The quick and easy fix is to remove the “installed” package that presents the conflicting files. Then let yum reinstall with appropriate versions and dependencies.

[root@vps ~]# rpm -e libX11-1.0.3-11.el5
[root@vps ~]# rpm -e popt-
[root@vps ~]# yum -y update
[root@vps ~]# cat /etc/redhat-release
CentOS release 5.4 (Final)

cPanel Account copy: Package over quota

Many hosting providers use PHP built as an Apache module, so that when a hosting customer uploads files through a script, they are owned by the user “nobody”. This causes a major problem with quotas, since cPanel will only count files that are owned by the user. Files owned by nobody are not counted toward quotas. If a user installs an uploader script, then the user can extend their actual disk usage far beyond their quota.

This can be a problem when moving accounts from one server to another, if the account package is larger than the allowed quota, cPanel will not restore all the files to the new server. This usually results in accounts being restored but with incomplete file sets. Even worse, cPanel will report that the account was restored successfully:

/bin/gtar: ./.fantasticodata/PerlDesk: Cannot mkdir: No such file or directory
/bin/gtar: ./.contactemail: Cannot write: Disk quota exceeded
/bin/gtar: ./fantastico_backups/blog.backup.1137314599.tgz: Cannot open: No such file or directory
/bin/gtar: Error exit delayed from previous errors

Account Restore Complete
Unlocking password for user,
passwd: Success.
checked 107 files….

The simple workaround is to increase the customer's quota in WHM before packaging the account. This way, the account has a large enough quota to restore all the files.

If the account is already packaged and access to the origin server is no longer available, then the only option is to edit the quota file stored in the cPanel package. This will allow the new server to restore the file with a larger quota limit, thus ensuring all files are restored. The following real-world example shows the backup package is copied to the destination server in the /home directory, ready to be restored. In addition, there are approx 1.5GB of files in the account, but the quota is set to 700MB.

root@server [/home]# gunzip USER.tar.gz
root@server [/home]# tar -f USER.tar -x USER/quota
root@server [/home]# cat USER/quota
root@server [/home]# echo 2000 > USER/quota
root@server [/home]# tar -rf USER.tar USER/quota
root@server [/home]# rm -rf USER/
root@server [/home]# gzip USER.tar
root@server [/home]# /scripts/restorepkg USER

Of course, you can solve this issue in advance by enabling PHP to run under suPHP or FastCGI, so that scripts will create files owned by the cPanel user, rather than nobody. Then, the user will be alerted when they hit quota.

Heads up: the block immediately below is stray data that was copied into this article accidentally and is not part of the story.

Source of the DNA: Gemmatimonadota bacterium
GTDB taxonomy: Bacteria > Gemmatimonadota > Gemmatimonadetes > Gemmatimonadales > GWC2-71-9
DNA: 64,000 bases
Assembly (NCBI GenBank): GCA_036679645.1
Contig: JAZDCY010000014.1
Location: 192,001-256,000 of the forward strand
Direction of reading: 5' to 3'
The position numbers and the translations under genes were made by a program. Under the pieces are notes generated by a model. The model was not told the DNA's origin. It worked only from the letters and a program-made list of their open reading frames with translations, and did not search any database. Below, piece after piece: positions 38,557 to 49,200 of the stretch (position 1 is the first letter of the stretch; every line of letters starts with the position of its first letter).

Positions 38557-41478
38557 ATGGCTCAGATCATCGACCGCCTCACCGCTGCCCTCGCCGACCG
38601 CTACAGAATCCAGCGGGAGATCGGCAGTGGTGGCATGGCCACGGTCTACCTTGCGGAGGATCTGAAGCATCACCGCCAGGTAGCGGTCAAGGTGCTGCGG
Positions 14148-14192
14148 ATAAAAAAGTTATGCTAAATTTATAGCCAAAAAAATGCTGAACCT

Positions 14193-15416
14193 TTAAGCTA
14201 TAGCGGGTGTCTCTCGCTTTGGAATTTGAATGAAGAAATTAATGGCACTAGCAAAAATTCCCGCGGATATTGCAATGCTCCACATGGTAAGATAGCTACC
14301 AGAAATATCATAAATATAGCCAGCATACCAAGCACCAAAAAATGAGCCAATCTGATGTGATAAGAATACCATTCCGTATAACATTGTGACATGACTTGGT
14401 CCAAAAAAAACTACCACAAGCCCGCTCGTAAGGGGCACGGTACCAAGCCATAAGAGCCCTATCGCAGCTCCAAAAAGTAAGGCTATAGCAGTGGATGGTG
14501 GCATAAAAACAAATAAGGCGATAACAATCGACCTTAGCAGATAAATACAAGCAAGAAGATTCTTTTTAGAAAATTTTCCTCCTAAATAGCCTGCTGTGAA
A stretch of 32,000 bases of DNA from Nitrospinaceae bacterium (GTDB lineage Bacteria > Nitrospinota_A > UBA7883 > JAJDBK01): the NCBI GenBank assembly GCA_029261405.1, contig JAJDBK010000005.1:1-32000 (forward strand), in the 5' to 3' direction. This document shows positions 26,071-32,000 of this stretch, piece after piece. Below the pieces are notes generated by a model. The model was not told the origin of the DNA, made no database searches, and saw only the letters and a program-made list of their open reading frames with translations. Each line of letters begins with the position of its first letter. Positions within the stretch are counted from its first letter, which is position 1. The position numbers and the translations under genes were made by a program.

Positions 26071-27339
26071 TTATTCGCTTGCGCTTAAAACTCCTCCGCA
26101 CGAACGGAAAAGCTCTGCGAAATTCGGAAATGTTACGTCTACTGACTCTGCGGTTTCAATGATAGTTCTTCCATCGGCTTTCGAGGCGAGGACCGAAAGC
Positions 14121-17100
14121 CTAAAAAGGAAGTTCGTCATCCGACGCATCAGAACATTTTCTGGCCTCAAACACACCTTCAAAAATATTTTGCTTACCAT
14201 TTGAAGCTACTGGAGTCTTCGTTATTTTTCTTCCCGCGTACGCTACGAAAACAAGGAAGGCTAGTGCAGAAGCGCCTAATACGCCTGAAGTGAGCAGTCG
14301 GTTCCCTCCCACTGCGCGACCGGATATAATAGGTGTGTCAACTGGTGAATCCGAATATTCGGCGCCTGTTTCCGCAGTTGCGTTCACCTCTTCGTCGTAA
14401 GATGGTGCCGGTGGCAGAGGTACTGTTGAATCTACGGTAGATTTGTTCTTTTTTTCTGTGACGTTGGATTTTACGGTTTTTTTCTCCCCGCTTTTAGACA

Search and Destroy: Removing core dump files with find

Recently, I made a change to PHP on a server. This change adversely affected PHP so that it would terminate with a core dump frequently. Since PHP runs non-persistently through suPHP, there were scattered core files throughout various clients' home directories.

I was alerted to this when one of my resellers called me asking how several of his WordPress sites filled up their disk quota so quickly, even after he raised their quotas.

Upon investigation, I found lots of files like the following:


I needed to remove these (after fixing the PHP problem).

Here was my search and destroy command:

find /home -regex '.*/core.[0-9]*$' -exec rm -f {} \;

If you know find, the find /home tells find where to start. The -exec rm -f {} \; tells find what to do with each file that matches.

The -regex option allows find to match filenames by regular expression. I cound do something simple like -name core\*, which would indeed match any filename like “core.12345”. However, it also matches “core.php”, which might screw up someone's website.

The pattern starts with .*/ which means “any single character repeated zero or more times, followed by a slash”. This is needed to match any directory paths leading up to the filename. The period following core matches the . in the filename, and technically any other single character. I would have been better off putting a back-slash in front of it to specify a literal period.

[0-9] matches any single digit with the * matching zero or more times. This means “core.1” and “core.12345566644” are both matched. Finally, the $ anchors it to the end, so that it only matches “core.12345” (and potentially “core-12345”), but not “core12345.php”.